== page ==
Musical surprises are often the nicest. The anticipation and hype that surround a major release can often blow expectation beyond all reasonable levels, so the end product, no matter how spectacular will have trouble keeping people happy. The Driver is Red by Adam Said Galore, whilst highly anticipated in some circles, was a complete unknown quantity for me, and so the overwhelming praise I feel compelled to heap upon it is a most pleasing task.
Adam Said Galore make music in the post-rock vein of Don Caballero, Codeine, and Polvo, combining the intricate guitar and occasional rocking out tendencies of the aforementioned bands with quieter moments that bring to mind the work of Palace. The songs amble about, avoiding a direct build to a crescendo; instead occasional flutters of violent noise mingle happily amongst pleasant chord changes and the quiet interplay of the two guitars, repetitive bass lines, and imaginative drumming. The album was produced by Chicago sound engineer Casey Rice, known for his work with Tortoise, and his influence is evident on the lighter, dubbier tracks that recall Tortoise circa Millions Now Living Will Never Die.
“Anxious” is the album opener, a track that gets better and better with repeated listens. It patiently builds to a very wistful and heartfelt climax that could either make you want to jump around with joy or lie quietly back, soaking in the emotion. Elsewhere, ASG show their range on “Barber Ted,” which stays at a subdued level throughout. The upbeat “Coasting on Home” serves as a perfect contrast to the strong sense of weariness that emanates from “Magic Planes.” But to see the album as a collection of disparate songs would miss the point; the sum of The Driver is Red is greater than its parts.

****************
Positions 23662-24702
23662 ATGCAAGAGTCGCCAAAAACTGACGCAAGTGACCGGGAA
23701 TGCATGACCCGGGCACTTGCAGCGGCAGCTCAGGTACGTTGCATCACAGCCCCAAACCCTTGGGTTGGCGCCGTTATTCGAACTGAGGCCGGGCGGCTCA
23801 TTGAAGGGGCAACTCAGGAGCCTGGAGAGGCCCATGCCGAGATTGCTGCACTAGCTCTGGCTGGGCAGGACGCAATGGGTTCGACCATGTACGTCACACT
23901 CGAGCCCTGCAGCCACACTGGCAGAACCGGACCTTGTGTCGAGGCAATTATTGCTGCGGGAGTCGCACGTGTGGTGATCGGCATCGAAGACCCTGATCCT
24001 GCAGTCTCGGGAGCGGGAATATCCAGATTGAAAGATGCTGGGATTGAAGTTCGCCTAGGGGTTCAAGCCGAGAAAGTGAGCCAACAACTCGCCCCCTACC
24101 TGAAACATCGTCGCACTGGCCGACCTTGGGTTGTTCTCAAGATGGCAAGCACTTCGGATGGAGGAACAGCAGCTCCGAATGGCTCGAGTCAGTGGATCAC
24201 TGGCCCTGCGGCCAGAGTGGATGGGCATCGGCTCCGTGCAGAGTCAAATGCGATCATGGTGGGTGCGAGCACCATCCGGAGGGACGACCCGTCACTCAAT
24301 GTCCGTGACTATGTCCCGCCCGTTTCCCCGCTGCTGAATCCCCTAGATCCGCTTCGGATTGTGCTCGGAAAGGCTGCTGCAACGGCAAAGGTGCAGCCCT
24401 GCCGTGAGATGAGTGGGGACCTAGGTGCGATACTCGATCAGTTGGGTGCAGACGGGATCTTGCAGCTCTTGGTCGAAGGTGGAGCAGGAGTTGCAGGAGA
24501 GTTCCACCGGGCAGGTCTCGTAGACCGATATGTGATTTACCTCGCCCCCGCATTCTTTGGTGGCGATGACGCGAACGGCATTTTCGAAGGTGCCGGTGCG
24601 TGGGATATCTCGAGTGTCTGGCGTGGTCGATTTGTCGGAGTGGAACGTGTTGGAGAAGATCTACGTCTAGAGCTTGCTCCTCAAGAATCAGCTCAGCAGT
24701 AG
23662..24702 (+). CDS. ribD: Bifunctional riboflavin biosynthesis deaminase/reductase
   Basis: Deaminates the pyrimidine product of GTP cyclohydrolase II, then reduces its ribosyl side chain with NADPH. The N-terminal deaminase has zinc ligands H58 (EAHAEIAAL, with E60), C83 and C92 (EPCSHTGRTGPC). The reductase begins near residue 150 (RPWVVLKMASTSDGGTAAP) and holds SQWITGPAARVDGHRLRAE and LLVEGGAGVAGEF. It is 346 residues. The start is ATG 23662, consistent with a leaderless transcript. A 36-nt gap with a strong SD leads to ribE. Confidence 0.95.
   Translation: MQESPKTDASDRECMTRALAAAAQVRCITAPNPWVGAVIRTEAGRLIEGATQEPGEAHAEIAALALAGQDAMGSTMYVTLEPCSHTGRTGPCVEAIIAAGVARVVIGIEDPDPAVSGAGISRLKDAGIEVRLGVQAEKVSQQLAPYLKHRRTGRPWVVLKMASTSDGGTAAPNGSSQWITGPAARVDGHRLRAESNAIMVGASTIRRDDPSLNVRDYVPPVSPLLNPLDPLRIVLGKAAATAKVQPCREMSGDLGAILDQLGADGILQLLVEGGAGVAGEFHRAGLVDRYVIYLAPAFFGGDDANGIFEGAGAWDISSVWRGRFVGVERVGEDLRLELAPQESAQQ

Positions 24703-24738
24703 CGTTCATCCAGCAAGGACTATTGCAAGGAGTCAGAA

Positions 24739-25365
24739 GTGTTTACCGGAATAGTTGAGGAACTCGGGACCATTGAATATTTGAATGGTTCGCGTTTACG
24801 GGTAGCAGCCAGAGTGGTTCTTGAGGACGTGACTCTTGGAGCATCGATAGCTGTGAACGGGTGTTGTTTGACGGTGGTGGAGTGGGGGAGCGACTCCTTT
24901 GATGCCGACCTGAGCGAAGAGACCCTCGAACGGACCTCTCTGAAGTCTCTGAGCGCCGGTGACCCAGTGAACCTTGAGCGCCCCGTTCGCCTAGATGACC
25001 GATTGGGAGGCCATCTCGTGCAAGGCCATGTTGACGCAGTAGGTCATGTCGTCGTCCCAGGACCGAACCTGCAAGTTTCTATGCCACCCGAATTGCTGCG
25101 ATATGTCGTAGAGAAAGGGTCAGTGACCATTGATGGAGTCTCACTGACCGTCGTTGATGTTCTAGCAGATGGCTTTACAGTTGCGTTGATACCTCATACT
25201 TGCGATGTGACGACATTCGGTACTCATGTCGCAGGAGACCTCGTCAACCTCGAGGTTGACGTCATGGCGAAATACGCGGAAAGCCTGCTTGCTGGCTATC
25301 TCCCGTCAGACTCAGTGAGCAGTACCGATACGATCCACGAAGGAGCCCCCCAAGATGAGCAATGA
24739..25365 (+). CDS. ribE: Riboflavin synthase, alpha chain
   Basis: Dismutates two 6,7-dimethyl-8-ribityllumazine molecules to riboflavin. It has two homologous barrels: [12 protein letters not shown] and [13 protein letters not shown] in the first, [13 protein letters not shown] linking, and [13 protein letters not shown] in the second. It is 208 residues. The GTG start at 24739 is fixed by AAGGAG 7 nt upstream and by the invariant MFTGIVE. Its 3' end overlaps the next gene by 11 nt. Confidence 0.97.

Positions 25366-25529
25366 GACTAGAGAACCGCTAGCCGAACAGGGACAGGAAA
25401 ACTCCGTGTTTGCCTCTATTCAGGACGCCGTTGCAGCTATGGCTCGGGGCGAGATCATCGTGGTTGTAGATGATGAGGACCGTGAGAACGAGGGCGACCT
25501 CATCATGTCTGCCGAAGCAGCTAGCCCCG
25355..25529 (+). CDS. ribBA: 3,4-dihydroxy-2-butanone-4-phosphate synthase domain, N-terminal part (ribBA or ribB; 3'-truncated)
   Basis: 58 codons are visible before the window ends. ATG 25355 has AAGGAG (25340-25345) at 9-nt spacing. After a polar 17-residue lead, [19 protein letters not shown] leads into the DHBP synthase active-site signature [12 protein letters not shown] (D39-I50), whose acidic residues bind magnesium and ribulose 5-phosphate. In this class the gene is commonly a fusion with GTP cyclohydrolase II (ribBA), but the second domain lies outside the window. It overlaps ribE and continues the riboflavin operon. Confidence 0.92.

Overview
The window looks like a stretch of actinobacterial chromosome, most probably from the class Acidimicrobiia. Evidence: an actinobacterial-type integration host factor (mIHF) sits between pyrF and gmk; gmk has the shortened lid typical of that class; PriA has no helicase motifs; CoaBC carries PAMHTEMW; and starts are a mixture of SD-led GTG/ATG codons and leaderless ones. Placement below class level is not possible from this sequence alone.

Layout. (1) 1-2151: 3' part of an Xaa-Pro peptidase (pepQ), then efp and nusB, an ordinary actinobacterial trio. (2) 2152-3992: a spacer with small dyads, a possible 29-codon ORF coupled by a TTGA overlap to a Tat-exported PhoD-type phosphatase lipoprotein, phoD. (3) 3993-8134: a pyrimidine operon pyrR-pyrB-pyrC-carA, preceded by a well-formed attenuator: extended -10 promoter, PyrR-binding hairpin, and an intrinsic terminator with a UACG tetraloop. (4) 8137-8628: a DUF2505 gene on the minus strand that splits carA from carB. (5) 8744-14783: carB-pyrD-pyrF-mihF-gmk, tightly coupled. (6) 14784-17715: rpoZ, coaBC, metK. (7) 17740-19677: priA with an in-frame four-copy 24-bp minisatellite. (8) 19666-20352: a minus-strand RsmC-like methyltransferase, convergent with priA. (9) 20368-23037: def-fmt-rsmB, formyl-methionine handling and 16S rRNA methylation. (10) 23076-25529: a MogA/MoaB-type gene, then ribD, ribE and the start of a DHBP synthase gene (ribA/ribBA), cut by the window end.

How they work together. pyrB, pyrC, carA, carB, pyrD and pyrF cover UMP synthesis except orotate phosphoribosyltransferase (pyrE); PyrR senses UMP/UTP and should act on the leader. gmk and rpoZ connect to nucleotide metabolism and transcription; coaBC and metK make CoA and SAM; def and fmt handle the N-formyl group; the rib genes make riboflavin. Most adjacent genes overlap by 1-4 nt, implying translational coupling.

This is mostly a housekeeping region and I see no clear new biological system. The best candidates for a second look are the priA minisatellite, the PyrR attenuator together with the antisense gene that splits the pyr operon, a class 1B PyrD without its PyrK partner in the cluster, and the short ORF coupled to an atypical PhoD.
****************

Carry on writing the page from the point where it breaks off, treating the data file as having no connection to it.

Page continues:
Lyrically, the album doesn’t shy away from directness, speaking honestly rather than hiding any sentiment underneath layers of metaphor. Vocalist Andrew Ryan’s voice is completely devoid of nasality and is very pleasant to listen to, his sometimes spoken sometime sung delivery accentuates the music very effectively. The vocals also develop in a natural way amongst the songs, unconstrained by the verse-chorus-verse format. A strong sense of weariness, quiet solitude, and suburban disquiet radiates from the music, with the guitars swelling before taking a step back to allow the lyrics to describe the action.
Overall, this is one hell of a debut LP. Granted, at times there were a few sections on the album that grated slightly, but the sense of a journey being undertaken when the album is listened through from start to finish is almost overwhelming. With only two guitars, bass, and drums (with some occasional piano), Adam Said Galore have crafted what is to my mind one the best releases so far this year, which is all the more pleasant being completely unexpected.